Brief History of Embroidery, Transcending Cultures, Geography, and Time Across the Globe

Embroidery, from the French word “Broder” meaning to decorate the border of garments, is the craft of decorating fabric or other materials using a needle to apply thread or yarn to create pictures, symbols, or letters. It is one of the oldest forms of art found and practiced across the globe which transcends cultures, geography, and time. Historically associated with the women’s world, this craft used to be seen as a mere form of hobby. However, truth be told, the embroidery was something much bigger. It is more artistic and intimate than what most members of society managed to understand. It is a method of secretly sharing stories in plain view. It is a form of communication, which has also been used as some form of biography.

For those women who were unable to access formal education, they were often taught embroidery and utilized it as a means of documenting their lives. It offers a space for self-expression where many women could leave their mark on the objects around them, creating their own works of art, and telling their stories in their own way. Embroidery has also become a medium to share sentiments. It has given ways for women to voice their minds. In terms of the history of marginalized groups, especially women of color in the United States and worldwide, embroidery has given ways to study the everyday lives of those whose lives largely went unstudied throughout much of history.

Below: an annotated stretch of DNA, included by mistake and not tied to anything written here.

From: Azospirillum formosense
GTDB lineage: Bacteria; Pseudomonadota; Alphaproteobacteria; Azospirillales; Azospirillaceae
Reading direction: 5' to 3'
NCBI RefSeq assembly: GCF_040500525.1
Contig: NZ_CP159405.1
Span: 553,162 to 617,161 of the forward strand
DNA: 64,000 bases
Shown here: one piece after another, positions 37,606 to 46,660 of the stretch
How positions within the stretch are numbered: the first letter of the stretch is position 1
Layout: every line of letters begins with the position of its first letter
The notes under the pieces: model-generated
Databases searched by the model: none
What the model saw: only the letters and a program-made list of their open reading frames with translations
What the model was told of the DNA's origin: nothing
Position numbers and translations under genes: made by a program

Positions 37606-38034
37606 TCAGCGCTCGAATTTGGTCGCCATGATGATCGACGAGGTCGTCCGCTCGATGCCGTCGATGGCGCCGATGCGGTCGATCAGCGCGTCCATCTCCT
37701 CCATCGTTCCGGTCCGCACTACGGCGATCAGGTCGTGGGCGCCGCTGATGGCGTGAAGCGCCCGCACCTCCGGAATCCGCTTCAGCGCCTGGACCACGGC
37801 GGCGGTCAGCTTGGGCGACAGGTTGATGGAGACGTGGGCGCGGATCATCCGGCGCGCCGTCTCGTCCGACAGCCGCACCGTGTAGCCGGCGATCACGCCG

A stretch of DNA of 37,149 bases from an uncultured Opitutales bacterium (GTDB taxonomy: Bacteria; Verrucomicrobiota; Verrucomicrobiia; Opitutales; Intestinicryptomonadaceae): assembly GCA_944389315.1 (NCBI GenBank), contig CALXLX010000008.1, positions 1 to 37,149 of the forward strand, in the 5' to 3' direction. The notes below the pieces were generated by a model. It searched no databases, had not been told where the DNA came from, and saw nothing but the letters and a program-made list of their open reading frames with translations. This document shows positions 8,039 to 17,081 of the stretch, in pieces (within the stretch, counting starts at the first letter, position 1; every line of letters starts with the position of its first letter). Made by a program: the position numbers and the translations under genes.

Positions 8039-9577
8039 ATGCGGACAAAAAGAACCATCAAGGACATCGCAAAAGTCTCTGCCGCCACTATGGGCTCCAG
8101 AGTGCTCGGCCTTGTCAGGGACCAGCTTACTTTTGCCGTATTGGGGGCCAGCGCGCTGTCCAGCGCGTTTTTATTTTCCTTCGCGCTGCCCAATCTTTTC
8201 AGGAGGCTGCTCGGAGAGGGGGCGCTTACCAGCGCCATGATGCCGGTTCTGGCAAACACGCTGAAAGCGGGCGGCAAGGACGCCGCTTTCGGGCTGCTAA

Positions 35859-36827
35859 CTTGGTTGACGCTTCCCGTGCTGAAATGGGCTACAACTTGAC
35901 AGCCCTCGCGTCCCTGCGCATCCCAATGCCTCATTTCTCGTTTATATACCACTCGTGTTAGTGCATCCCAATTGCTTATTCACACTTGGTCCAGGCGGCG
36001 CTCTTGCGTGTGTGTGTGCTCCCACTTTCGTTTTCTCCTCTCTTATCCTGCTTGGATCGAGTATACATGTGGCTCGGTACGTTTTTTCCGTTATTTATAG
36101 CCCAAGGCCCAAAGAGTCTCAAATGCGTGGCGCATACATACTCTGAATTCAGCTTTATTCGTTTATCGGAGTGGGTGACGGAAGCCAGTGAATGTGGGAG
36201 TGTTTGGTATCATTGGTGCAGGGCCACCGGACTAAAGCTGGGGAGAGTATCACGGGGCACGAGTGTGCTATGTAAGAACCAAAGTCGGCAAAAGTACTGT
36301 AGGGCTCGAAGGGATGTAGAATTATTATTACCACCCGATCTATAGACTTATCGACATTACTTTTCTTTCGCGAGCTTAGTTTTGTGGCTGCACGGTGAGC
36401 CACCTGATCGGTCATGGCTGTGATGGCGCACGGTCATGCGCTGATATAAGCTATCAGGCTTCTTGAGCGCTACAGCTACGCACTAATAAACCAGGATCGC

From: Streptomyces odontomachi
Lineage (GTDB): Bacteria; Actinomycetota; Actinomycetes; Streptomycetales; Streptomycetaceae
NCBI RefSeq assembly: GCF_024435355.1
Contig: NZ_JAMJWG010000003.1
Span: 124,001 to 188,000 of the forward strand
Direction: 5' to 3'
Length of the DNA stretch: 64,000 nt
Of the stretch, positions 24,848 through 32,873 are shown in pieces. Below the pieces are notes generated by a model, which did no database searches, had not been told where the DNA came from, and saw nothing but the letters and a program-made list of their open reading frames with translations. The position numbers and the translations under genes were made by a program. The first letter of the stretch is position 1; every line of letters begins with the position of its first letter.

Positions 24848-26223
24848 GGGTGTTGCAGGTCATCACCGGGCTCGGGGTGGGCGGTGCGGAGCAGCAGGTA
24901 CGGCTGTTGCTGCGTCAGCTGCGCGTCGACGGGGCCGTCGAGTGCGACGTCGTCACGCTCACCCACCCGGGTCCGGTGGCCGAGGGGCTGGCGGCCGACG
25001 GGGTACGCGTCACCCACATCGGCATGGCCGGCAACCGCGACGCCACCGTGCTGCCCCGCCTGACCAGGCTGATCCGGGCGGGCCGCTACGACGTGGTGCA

Sometimes, embroidery also becomes a valuable heirloom that is part of a bigger legacy, which is being kept safe and passed down from generation to generation. Some samplers may include Bible verses, proverbs, or some personal reflections. Such an example would be a mourning embroidery from the 1834 sampler as seen in the picture below.

1834 Mourning Embroidery Sampler

Across the world, many ancient cultures use embroidery as part of their everyday life. Paintings in ancient Egyptian tombs show that the ancient Egyptians had their clothes, couch covers, hangings, and tents heavily decorated and full of ornaments. In ancient Persia, the quilting technique was known and widely used by the people. Quilted garments were worn as armor during the Battle of Marathon (490 BCE). The vase paintings from the 7th and 6th centuries BCE also depicted the Greeks wearing quilted suits covered with embroidery.

Not only in Africa and Europe, but embroidery techniques were also widely used in ancient Asia. From the time of the T’ang Dynasty (618 – 907 CE) and the Ch’ing Dynasty (1644 – 1911/12), up until the Mughal Empire (from 1556) in India, numerous examples of embroidery has survived and found their way to Europe from the late 17th to the early 18th century through the East India trade.

1070 Tapisserie de Bayeux